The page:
Royal Commission: The simple reason behind the failure of culture at the banks

Photo; Cameron Spencer/ Getty Images.
  • The financial services royal commission says the misconduct by the banks was driven by money.
  • Executives were paid more and companies were rewarded with greater profit
  • And claims by the banks that they have changed remuneration policies will need to be carefully looked at.

A telling observation by the interim report of the financial services royal commission is that the bad behaviour of the banks was driven by one thing — money.

Behind the culture of the banks was cash in the form of bigger bonuses for executives and greater profits for the organisation, which flowed to shareholders in the form of profits.

“All the conduct identified and criticised in this report was conduct that provided a financial benefit to the individuals and entities concerned,” writes royal commissioner Kenneth Hayne.

“If there are exceptions, they are immaterial. For individuals, the conduct resulted in being paid more. For entities, the conduct resulted in greater profit.”

Employees of banks learned to treat sales — revenue and profit — as the measure of their success.

Commissioner Hayne calls it greed. “The pursuit of short term profit at the expense of basic standards of honesty,” he says.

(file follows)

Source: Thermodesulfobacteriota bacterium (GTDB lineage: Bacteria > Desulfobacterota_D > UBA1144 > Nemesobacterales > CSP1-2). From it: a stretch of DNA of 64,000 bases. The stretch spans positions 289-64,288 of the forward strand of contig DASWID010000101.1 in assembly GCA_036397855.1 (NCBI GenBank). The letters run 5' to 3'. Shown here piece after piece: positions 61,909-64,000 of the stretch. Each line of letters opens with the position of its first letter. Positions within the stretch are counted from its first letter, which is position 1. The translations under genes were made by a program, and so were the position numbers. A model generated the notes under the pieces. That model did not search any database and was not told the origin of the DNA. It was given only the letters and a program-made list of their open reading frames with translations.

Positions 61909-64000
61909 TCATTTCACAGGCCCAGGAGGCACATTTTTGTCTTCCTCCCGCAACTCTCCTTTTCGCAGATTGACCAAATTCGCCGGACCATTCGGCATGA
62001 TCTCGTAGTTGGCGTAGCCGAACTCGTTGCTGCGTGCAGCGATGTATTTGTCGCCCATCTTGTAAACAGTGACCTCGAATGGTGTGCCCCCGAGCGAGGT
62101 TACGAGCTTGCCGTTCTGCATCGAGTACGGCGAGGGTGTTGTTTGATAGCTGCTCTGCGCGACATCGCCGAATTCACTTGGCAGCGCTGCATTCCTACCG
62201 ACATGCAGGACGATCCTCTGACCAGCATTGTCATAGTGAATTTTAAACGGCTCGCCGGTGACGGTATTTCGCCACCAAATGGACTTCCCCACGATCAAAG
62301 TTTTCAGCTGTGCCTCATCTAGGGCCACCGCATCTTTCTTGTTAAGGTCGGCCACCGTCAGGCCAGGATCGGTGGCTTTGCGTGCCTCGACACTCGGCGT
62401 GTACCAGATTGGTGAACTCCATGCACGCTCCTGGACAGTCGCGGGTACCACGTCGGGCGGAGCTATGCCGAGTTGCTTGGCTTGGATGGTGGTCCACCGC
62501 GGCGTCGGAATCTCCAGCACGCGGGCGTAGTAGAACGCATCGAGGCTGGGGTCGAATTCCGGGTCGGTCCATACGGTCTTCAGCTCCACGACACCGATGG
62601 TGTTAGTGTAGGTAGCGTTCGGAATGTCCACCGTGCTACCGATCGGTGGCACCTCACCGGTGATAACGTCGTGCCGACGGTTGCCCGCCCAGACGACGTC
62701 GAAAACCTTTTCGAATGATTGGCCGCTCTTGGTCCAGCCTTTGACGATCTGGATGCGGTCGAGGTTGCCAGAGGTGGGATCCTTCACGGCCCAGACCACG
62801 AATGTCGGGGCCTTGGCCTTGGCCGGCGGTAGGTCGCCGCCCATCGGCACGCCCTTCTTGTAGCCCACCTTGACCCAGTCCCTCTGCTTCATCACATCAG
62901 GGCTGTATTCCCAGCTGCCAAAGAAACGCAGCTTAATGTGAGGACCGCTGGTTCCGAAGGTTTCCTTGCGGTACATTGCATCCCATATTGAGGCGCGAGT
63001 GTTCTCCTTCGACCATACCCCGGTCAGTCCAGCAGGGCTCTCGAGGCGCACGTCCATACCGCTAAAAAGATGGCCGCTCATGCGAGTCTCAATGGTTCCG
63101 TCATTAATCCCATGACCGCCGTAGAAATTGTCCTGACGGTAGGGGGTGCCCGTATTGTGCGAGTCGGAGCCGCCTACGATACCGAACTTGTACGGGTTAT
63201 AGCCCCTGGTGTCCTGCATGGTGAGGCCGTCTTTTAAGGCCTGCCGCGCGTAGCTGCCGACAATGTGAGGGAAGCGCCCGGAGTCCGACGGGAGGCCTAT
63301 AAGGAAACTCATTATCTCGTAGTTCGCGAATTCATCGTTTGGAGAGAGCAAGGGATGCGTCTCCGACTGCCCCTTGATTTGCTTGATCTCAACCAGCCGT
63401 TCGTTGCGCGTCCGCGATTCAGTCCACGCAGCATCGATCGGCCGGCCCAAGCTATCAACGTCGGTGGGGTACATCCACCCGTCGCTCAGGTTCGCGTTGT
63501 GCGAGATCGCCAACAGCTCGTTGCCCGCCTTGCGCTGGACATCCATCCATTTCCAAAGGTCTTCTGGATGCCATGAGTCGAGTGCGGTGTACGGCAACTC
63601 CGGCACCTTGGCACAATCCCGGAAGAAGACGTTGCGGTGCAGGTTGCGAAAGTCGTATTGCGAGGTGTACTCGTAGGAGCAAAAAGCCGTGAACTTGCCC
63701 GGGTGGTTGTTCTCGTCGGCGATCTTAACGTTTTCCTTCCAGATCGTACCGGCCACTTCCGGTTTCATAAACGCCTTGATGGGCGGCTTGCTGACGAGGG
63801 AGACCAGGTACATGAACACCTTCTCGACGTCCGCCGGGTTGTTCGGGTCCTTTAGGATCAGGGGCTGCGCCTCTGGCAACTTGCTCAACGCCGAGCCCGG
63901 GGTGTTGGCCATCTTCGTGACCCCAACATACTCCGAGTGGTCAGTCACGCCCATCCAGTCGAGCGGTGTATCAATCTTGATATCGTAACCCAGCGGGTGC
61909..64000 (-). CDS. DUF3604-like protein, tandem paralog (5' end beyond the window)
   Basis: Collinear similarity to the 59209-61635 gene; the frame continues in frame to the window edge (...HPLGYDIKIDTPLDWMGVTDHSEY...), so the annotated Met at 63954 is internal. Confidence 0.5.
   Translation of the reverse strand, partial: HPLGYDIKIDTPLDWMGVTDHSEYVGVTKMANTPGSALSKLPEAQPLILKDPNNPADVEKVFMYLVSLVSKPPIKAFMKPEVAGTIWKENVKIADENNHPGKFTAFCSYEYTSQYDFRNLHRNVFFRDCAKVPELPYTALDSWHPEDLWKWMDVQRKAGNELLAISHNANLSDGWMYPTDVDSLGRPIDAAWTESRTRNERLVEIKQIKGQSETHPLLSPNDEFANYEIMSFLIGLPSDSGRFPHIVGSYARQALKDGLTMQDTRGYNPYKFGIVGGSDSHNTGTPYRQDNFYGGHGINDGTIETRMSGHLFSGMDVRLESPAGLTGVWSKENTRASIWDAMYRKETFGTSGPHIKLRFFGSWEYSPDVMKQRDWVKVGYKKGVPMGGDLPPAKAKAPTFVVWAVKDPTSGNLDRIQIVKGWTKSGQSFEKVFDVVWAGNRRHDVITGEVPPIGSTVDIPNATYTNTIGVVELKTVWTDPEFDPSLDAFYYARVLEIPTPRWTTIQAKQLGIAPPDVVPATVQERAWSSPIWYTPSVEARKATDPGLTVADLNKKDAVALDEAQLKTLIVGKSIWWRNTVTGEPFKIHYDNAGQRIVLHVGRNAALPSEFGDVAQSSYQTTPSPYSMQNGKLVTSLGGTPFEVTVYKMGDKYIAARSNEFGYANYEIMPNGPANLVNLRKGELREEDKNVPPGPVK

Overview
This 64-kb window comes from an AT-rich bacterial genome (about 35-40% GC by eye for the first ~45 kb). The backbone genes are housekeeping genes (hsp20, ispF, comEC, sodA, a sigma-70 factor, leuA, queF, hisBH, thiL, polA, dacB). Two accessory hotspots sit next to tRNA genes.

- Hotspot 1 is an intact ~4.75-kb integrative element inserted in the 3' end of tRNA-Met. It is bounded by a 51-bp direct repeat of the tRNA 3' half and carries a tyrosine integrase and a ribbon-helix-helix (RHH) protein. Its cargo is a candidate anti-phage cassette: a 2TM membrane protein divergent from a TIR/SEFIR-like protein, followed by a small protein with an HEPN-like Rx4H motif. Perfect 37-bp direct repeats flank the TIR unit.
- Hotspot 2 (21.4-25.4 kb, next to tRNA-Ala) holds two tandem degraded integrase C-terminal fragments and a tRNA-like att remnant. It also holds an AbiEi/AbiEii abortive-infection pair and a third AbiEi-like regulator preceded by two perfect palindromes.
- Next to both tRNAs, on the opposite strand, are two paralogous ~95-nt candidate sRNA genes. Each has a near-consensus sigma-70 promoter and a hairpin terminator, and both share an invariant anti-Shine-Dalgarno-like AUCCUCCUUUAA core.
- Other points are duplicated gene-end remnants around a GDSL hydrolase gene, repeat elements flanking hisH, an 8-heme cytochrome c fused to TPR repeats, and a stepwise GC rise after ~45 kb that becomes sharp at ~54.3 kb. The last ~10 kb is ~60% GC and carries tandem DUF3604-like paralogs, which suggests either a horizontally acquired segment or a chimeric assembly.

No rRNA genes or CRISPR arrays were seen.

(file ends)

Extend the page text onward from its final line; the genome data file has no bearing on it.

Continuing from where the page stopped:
The royal commission says this resulted in misconduct over four areas:

  • Taking a customer’s money when not entitled to take it (such as by charging a fee for service when no service was given.
  • Preferring personal financial interest over the customer’s interest when obliged to act in the customer’s best interests.
  • Misleading or deceiving the customer.
  • Breaking some specific requirement of the law such as the consumer lending provisions of the National Consumer Credit Protection Act.

Dishonesty and greed became a theme during the royal commission hearings, the report says.

“The banks say that they have changed or are changing their remuneration policies and it will be necessary to look carefully at those claims,” says the report.

“But almost every piece of conduct identified and criticised in this report can be connected directly to the relevant actor gaining some monetary benefit from engaging in the conduct.

“And every piece of conduct that has been contrary to law is a case where the existing governance structures and practices of the entity and its risk management practices have not prevented that unlawful conduct.”

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